Tuesday, 11 June 2013

Harriet Beecher Stowe

Harriet Beecher Stowe
ca. 1870s/1880s
Contempt, humiliation and annihilation of people for certain aspects of their being like just for instance ethnic origin, young age or skin colour are and have always been a part of human life. There seems to be a strong urge in us to demonstrate our power over others more or less violently. Many writers took up the cause of the oppressed and marginalized in their literary work although it often made them the target of assaults and persecution. However, some actually provoked changes with their writings. One of those influential authors was Harriet Beecher Stowe. 

Harriet Elizabeth Beecher was born in Litchfield, Connecticut, in June 1811 into the already numerous family of the Congregationalist preacher Lyman Beecher. She was the sixth of altogether eleven surviving children. Her mother Roxana Foote Beecher died when she was a little girl and therefore Harriet became particularly attached to her oldest sister Catharine who had a strong influence on her views regarding the life of women and other social issues. Later she was at very good terms with her stepmother Harriet Porter Beecher as well. 

Being the daughter of an evangelical Calvinist with strict religious principles and a strong sense of justice, Harriet Beecher was brought up to contribute to making the world a better place. At home the children were all encouraged to develop their debating talents, but they were sent to school, too. At Sarah Pierce's academy Harriet studied the classics, languages and mathematics instead of only ornamental arts like in almost all other girls’ schools of the time. When her sister Catharine founded the Hartford Female Seminary in 1823, Harriet completed her formal education there. 

For a few years Harriet Beecher worked as a teacher at Catherine’s seminary, but in 1832 she moved to Cincinnati, Ohio (just across the river of the slave state Kentucky), with the family because her father became head of Lane Theological Seminary. The same year Catharine opened the Western Female Institute, another school for girls, where Harriet taught. The sisters became members of a literary salon called Semi-Colon Club that brought together not only literature lovers, but also critics of slavery. There Harriet befriended with Eliza and her husband Calvin Ellis Stowe. 

Harriet Beecher had been writing ever since the age of seven, but began to give it a professional bent only in Cincinnati. In 1833 she and Catharine published a co-written textbook titled Primary Geography for Children that was received with praise from the local bishop. The following year Harriet turned to writing short stories for the Western Monthly Magazine of which her sister Catharine didn’t approve. Following the award of a prize for her story A New England Sketch, Harriet Beecher brought out a collection of more New England Sketches in 1835.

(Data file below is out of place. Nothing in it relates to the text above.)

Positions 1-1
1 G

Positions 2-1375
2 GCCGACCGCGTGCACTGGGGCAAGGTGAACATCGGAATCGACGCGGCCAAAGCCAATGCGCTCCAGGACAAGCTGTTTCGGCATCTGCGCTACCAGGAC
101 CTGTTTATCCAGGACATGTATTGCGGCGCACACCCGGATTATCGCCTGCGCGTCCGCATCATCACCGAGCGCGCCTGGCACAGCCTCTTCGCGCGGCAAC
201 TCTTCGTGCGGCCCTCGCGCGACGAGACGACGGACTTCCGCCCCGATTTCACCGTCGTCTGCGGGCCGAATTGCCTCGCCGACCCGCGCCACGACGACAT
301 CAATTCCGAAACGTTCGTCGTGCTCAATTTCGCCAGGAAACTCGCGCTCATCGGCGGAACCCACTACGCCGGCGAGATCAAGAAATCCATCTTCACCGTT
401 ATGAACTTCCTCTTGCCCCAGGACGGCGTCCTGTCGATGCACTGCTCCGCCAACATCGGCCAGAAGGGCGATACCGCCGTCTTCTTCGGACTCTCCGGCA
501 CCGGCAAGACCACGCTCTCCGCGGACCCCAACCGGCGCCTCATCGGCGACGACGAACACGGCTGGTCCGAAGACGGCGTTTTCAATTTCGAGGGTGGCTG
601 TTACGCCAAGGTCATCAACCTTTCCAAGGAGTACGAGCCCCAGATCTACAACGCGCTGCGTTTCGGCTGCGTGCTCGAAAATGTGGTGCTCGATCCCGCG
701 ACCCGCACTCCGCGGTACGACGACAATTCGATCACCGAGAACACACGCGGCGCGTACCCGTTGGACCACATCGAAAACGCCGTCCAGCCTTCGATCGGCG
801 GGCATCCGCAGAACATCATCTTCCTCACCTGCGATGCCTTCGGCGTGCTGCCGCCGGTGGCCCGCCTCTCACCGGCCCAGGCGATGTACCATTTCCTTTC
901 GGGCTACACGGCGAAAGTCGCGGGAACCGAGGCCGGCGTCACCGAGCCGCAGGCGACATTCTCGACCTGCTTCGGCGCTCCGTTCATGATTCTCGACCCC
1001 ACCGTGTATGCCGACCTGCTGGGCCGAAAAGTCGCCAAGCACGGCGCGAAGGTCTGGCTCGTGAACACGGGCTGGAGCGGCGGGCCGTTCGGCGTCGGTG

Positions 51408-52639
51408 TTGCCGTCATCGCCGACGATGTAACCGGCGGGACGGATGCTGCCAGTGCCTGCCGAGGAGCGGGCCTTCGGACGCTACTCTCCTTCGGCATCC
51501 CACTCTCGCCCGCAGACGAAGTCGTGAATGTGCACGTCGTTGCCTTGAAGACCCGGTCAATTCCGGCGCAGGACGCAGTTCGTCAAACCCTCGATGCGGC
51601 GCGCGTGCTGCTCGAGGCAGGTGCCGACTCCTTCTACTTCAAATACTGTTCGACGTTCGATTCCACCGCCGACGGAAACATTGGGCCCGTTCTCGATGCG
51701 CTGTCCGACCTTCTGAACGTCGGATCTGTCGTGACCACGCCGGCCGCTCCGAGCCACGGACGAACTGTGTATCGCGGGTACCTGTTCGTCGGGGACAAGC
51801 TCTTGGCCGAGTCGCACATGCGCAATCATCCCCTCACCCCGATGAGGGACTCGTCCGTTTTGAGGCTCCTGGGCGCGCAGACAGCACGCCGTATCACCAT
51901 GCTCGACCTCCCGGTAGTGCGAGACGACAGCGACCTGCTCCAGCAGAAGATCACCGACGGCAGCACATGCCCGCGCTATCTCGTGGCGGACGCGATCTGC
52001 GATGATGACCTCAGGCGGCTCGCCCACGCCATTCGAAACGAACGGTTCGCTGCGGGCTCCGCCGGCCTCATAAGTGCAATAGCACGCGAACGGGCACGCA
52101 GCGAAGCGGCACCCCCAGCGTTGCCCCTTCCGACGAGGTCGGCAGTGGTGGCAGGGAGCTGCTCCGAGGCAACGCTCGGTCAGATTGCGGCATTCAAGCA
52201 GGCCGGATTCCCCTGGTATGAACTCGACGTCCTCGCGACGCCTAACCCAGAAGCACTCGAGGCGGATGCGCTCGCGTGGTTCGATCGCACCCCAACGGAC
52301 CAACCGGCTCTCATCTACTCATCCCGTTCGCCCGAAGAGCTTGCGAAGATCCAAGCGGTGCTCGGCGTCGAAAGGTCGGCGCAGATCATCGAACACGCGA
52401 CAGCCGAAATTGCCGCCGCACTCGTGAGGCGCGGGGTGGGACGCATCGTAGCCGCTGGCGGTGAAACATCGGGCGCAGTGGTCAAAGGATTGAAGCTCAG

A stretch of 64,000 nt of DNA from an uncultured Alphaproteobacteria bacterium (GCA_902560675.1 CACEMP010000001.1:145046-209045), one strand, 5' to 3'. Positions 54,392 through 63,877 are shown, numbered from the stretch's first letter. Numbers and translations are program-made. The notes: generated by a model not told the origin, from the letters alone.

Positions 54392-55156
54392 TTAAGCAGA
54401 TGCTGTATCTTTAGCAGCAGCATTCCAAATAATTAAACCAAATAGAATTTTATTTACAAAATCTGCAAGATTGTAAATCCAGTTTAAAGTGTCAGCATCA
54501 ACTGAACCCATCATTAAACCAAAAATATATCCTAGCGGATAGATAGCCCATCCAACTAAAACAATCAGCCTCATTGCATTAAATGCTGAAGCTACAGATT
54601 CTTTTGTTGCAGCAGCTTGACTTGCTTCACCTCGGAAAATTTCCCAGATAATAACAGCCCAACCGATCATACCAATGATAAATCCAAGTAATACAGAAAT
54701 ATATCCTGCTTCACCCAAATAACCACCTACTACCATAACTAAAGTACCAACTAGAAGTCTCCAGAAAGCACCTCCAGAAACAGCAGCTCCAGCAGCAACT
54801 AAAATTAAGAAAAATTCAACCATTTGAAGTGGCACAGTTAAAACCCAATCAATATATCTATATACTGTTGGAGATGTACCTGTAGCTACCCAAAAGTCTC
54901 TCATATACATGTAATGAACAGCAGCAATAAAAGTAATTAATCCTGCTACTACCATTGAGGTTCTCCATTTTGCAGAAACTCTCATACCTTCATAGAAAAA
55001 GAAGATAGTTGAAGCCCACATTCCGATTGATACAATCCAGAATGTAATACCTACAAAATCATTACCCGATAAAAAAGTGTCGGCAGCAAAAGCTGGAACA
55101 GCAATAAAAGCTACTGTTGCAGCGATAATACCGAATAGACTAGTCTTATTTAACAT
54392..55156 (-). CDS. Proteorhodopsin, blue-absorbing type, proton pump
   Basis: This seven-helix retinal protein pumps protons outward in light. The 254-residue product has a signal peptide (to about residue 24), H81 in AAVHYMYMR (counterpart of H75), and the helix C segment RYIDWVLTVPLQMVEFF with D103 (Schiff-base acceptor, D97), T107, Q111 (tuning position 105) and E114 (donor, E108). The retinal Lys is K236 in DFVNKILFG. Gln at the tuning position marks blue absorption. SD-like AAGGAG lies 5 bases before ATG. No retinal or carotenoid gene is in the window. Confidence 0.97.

After the death of her friend Eliza, Harriet Beecher and Calvin Stowe got closer. In January 1836 they married and had seven children over the following sixteen years. They had a bare living with the salary that her husband received as a professor of biblical theology at Lane Theological Seminary which was a good reason for Harriet Beecher Stowe to continue writing short stories and articles for magazines. In her writing she could not only spread her thoughts and beliefs, but she could also contribute financially to the family income. Her husband encouraged her literary career. 

In 1850 Calvin Stowe became a professor at Bowdoin College and the family moved to Brunswick, Maine. There Harriet Beecher Stowe finally set out to write her most famous novel, Uncle Tom’s Cabin, which is largely based on the life of Josiah Henson. The story was first published in instalments in The National Era between June 1851 and April 1852. The two-volume book became a best-seller right away in 1852. The following year the writer brought out A Key to Uncle Tom’s Cabin documenting the facts of her novel. 

The family moved to Andover, Massachusetts, in 1853 where Calvin Stowe taught at the Theological Seminary until his retirement in 1864. Then they settled in Hartford, Connecticut, passing winters in Mandarin, Florida. Harriet Beecher Stowe continued to write stories, essays, textbooks and novels. In 1856 she produced another slave novel, Dred: A Tale of the Great Dismal Swamp, which was very successful. Notable novels of a different kind that she published are e.g. The Minister's Wooing (1859), Lady Byron Vindicated (1871), Palmetto Leaves (1873) and Poganuc People (1878). 

Harriet Beecher Stowe died in Hartford, Connecticut, in July 1896 at the age of 85. She was buried at Phillips Academy in Andover, Massachusetts. The epitaph on her tomb stone reads: 
“Her Children Rise up and Call Her Blessed.”
For further information on the writer I suggest to visit the website of the Harriet Beecher Stowe Center at http://www.harrietbeecherstowecenter.org

or to read a biography like e.g.:


  1. I love your blog. You write so much about my favourite authors and books. I read and reviewed Uncle Tom's Cabin a while ago. Maybe we can talk about it one day.

    Marianne from Let's Read

    1. Hello Marianne! Thanks for the feedback. As I said in another reply to a comment yesterday, it's always nice to find that my writings here is appreciated... and it's encouraging, of course.

      As for Uncle Tom's Cabin, I must admit that I never got round to reading it yet - which was an additional reason for portraying the author instead of reviewing her novel. There are some authors (especially such living in the nineteenth century) who I find more interesting for their character and life than for their literary achievements.


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